Salvatore Astore (Italia), Isaac Brest (Usa), Simon Callery (Regno Unito), Angelo Candiano (Italia), Luigi Carboni (Italia), David Casini (Italia), Cosimo Casoni (Italia), Mateusz Choróbski (Polonia), Francesco Del Conte (Italia), Jiri George Dokoupil (Repubblica Ceca), Matteo Fato (Italia), Daniele Galliano (Italia), David Jablonowski (Germania), Sophie Ko (Georgia), Roberto Kusterle (Italia), Thomas Lange (Germania), Marcovinicio (Italia), Ryan Mendoza (Usa), Peter Mohall (Svezia), Johan Muyle (Belgio), Nika Neelova (Russia), Nicola Pecoraro (Italia), Federico Piccari (Italia), Antoine Puisais (Francia), Sergio Ragalzi (Italia), Piotr Skiba (Polonia), Roman Stanczak (Polonia), Luigi Stoisa (Italia), Georgy Tryakin-Bukharov (Kazakistan), Beat Zoderer (Svizzera).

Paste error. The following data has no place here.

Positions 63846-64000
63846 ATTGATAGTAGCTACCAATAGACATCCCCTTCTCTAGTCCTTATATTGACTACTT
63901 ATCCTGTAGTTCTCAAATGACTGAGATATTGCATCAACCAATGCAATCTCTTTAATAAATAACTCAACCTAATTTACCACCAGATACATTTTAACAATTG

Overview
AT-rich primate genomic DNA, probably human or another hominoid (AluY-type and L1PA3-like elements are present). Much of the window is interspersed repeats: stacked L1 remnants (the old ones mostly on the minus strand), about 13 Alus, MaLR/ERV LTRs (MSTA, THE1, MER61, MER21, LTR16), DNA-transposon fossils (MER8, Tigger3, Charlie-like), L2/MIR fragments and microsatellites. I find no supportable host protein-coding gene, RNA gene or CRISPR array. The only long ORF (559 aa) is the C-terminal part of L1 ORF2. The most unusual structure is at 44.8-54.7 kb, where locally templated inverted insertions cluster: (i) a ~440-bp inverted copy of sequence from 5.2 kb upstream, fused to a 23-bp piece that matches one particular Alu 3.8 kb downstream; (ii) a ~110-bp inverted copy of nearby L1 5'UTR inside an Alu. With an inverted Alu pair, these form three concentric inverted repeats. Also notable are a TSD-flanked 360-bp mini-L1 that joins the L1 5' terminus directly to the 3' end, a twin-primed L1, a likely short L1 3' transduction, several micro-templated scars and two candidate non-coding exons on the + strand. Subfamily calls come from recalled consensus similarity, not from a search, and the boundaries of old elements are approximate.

Stay Tuned to Kooness magazine for more exciting news from the art world.